I own two over-under field shotguns. These are light guns optimized for carrying on long walks hunting birds. But a lighter gun means heavier recoil. I like to take my field guns trap shooting, but it can be painful to shoot more than a few rounds with 12-gauge or even 20-gauge loads.
Competitive shooters with customized guns and release triggers laugh at the idea of using field guns for sporting clays. “If you want less recoil you have to add more weight to the gun,” they insist. Adding weight is certainly one way to dampen recoil. But I’m a practical guy and I don’t want to turn my light field guns into heavy competition guns.
Fortunately there are other ways to control recoil:
- Fit. This is the primary factor affecting the shooting experience of a bird gun. If the gun doesn’t fit the shooter then the shooter won’t be able to maintain a correct shooting posture: Cheek “welded” to the stock, butt snugly in the shoulder pocket, and dominant eye aligned with the front sight bead. If you can’t lock the gun against your cheek and shoulder then the recoil of every shot will slap you (often leaving visible bruises). If your eye isn’t aligned with the sight then you will probably miss the target. (The shooter’s eye serves as the rear sight on a bird gun. It doesn’t take much sight movement to change the point of impact at 20-40 yards!)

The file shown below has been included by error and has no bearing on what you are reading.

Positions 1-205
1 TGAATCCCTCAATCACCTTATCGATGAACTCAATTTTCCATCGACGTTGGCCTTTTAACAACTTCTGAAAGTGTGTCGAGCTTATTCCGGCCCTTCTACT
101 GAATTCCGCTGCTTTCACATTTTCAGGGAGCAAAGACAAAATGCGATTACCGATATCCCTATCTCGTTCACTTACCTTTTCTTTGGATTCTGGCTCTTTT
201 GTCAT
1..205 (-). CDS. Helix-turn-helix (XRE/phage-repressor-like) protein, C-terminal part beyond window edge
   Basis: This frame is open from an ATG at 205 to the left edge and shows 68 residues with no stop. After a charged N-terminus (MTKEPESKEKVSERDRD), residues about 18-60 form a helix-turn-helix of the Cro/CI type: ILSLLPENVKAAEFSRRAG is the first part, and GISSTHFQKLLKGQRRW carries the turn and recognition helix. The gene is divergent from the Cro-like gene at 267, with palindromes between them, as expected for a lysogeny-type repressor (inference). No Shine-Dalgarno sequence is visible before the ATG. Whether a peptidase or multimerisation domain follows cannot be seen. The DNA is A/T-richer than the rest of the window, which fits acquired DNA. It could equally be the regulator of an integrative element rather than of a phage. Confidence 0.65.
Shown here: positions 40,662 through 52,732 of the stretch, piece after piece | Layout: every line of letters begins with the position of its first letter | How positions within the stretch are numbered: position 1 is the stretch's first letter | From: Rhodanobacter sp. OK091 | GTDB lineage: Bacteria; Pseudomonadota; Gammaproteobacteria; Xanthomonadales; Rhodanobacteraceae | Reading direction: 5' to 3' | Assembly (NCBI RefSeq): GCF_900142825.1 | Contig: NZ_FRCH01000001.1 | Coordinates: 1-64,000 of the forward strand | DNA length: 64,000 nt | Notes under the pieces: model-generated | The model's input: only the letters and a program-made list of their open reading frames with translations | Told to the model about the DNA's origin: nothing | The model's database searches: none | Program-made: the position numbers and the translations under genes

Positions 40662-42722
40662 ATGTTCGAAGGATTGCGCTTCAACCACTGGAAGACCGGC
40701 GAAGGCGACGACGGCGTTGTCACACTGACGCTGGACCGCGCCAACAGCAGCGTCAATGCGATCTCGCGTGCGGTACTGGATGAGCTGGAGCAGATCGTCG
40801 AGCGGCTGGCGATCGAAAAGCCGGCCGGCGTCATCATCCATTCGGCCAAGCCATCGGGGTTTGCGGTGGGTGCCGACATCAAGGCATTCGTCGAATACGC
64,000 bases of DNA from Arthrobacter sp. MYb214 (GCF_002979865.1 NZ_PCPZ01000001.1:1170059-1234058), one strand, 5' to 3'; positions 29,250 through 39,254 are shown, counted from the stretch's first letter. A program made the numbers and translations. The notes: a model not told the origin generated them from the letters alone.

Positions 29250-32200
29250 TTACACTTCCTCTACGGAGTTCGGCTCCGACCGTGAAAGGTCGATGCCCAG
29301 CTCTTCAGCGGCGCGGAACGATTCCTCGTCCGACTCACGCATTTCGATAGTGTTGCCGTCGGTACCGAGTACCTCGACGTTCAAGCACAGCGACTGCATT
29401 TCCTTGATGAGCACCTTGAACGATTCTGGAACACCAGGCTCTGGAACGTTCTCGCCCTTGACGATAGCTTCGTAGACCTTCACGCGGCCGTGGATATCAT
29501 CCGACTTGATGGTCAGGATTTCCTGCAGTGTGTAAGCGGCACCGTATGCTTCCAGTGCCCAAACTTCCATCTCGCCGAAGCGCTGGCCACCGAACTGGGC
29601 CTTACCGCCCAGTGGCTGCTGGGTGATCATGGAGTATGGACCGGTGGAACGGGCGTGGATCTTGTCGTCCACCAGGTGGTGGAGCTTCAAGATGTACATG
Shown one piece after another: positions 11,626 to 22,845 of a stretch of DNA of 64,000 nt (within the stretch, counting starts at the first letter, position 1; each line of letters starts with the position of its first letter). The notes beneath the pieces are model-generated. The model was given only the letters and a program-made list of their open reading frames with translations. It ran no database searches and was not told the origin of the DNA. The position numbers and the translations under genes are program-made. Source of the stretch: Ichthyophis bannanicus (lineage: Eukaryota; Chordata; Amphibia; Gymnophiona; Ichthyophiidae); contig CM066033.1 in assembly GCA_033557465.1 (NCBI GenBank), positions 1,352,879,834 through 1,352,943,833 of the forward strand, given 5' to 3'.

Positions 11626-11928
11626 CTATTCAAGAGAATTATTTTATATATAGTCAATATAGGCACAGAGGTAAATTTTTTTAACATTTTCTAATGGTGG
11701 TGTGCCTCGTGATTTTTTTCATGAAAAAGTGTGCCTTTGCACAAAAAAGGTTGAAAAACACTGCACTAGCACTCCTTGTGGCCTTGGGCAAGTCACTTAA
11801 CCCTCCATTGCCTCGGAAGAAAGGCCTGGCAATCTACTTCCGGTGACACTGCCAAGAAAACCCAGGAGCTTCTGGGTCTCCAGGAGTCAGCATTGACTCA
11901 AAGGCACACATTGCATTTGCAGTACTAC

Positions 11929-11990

- Action. A semiautomatic action will absorb a significant amount of recoil. Of course that doesn’t help if you’re talking about making a bolt or break action easier to shoot.
- Dampers. You can dissipate recoil energy using damping mechanisms. Almost every gun comes with a rudimentary damper in the form of a rubber recoil butt pad. Here I review some more advanced dampers.
Edwards Recoil Reducer